NEW YORK (AP) -- U.S. blue-chip stocks started to claw back today from Tuesday's slide, although technology stocks remained under pressure as investors cashed in on last year's record-shattering gains amid worries about the profitability of Internet companies.
European markets were down in late trading, but had recovered from their lows of the day. Asian markets, which ended their trading before American markets opened, suffered substantial losses.
The Dow Jones industrial average, which plummeted almost 360 points Tuesday, was up 102.07 at 11,100.00 at late morning. But the technology-heavy Nasdaq composite index, which plunged a record 264 points Tuesday, was off an additional 70.51 points, or by 1.8 percent, at 3,831.18.
Among unsettling factors for technology shares was news that Amazon.com's losses were not narrowing, despite a jump in Christmas sales of books and music.
Interest rate jitters still gripped markets and investors appeared to take little comfort in a decision today by the European Central Bank to hold interest rates steady. There are widespread expectations that rates will rise in the United States and overseas in the coming months, squeezing corporate profits, cooling the economy and taking a toll on stock prices.
Wim Duisenberg, president of the European Central Bank, skirted direct mention of boosting interest rates, but said inflation was rising, mainly because of increasing energy costs, and would peak early this year.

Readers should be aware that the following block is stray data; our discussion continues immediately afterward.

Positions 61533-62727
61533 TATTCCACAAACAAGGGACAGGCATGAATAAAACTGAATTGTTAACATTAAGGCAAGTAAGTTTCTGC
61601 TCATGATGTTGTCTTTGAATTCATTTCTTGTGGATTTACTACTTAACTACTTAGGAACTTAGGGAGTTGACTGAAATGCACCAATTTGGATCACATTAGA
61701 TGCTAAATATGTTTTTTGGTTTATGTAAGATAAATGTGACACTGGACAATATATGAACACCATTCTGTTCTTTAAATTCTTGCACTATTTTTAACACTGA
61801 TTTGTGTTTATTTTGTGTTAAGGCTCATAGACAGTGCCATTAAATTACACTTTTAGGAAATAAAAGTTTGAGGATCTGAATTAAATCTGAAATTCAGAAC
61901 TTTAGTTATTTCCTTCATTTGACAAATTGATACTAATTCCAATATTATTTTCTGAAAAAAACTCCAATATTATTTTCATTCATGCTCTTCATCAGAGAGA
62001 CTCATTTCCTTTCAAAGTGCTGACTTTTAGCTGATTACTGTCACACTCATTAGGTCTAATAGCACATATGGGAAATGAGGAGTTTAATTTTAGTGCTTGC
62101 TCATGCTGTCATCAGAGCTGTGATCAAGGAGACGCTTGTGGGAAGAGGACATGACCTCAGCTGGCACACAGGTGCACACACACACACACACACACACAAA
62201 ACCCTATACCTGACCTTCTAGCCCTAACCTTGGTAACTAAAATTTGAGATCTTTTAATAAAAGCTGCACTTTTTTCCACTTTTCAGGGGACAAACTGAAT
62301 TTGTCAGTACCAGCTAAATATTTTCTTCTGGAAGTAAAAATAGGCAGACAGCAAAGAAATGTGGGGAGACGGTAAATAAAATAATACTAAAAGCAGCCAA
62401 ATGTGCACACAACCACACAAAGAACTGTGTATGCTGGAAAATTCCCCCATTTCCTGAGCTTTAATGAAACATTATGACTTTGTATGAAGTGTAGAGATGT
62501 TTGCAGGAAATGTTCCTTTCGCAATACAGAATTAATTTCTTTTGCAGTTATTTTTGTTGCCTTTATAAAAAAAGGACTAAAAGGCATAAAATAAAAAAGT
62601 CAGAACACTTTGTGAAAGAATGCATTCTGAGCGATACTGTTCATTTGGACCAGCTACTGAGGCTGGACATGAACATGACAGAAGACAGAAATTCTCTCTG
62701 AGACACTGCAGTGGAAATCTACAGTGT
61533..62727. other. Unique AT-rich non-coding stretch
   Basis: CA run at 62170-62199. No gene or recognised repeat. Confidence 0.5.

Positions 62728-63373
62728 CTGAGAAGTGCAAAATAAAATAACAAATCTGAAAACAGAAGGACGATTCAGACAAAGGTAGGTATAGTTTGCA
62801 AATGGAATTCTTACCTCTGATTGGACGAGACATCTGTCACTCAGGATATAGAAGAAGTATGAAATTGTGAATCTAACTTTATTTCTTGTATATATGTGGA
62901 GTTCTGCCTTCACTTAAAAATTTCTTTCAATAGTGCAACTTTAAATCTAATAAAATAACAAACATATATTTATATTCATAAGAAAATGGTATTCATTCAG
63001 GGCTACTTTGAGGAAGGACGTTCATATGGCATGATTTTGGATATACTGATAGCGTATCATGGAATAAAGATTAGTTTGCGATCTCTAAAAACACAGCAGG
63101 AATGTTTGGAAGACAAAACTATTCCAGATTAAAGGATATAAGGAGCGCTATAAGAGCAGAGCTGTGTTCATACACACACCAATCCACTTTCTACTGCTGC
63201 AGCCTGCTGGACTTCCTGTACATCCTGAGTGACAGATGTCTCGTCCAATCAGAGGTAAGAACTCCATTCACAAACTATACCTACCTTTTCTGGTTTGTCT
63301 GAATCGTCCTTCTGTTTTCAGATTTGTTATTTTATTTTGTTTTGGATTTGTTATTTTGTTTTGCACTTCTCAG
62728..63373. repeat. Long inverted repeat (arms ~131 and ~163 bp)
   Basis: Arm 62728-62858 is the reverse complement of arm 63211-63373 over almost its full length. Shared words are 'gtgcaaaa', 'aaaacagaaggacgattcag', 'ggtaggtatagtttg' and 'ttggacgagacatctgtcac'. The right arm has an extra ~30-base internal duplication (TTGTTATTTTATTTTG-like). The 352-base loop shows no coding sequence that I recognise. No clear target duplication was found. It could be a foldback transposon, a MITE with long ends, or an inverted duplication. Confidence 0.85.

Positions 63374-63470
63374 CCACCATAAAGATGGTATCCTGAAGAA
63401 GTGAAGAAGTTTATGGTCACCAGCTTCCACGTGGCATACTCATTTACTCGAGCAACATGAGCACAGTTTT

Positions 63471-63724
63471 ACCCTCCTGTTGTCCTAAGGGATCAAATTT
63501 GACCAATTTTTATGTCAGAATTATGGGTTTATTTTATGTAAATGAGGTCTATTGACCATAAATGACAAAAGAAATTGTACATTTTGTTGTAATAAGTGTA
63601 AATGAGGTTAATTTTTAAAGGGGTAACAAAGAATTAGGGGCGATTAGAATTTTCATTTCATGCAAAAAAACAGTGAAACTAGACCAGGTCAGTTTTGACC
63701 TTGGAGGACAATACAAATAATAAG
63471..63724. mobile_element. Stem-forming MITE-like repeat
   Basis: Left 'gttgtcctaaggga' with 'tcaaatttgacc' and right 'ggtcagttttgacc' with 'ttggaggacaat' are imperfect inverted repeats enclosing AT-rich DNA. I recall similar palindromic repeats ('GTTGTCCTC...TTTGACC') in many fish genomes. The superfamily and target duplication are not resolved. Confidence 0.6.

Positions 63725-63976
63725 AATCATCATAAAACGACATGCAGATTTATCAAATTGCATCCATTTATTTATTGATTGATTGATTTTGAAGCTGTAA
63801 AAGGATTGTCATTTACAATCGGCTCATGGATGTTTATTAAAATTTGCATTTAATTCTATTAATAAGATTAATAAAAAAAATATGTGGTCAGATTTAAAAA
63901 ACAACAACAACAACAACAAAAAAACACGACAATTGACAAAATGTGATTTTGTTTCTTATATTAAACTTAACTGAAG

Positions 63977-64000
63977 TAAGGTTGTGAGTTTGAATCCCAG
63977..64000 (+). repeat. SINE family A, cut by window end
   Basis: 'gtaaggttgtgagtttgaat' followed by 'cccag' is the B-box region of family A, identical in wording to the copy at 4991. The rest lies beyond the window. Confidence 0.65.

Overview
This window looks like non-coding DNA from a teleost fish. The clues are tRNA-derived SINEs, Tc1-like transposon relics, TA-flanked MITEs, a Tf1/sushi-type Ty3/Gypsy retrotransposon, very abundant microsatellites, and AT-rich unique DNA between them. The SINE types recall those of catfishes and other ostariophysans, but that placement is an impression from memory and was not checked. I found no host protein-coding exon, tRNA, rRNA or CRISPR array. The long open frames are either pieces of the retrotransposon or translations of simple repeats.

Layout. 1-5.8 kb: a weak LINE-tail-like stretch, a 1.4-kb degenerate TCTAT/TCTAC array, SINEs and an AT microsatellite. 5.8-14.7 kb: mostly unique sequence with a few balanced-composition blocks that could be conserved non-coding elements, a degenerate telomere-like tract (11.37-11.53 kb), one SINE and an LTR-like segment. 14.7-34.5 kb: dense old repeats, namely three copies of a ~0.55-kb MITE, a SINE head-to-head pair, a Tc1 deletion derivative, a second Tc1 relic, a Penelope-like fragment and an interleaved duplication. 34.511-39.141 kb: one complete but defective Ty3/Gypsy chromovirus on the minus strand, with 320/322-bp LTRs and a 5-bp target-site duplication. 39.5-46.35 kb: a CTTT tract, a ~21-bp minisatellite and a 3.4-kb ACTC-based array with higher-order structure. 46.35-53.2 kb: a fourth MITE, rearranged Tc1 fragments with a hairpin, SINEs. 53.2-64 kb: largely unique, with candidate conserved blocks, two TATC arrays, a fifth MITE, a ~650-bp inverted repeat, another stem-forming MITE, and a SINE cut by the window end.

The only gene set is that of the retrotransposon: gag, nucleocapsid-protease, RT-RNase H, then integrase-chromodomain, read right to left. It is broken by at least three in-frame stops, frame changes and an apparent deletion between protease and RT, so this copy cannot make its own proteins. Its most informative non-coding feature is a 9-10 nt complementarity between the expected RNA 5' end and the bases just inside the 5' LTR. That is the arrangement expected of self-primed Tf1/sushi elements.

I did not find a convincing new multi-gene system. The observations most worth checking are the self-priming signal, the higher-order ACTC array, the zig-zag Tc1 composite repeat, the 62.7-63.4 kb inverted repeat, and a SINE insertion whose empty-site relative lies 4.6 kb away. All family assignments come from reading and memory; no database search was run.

In the latest confirmation that the U.S. economy is growing with vigor, keeping inflation fears afloat, the Commerce Department said today that American factory orders for manufactured goods rose 1.2 percent in November, the first increase since August, as companies producing electronic products enjoyed a surge in demand.
In afternoon trading in Europe, major indexes were down 2.1 percent in London, 3.4 percent in Paris and 0.74 percent in Frankfurt, Germany.
In Asia, traders staged a huge selloff today led by a big slide in prices on the Hong Kong market.
Blue chips on Asia's biggest market, the Tokyo Stock Exchange, bounced back from steep early losses but still finished with a 2.4 percent decline for the day.
The mood was mostly gloomy throughout the region, with investors bailing out of technology shares.
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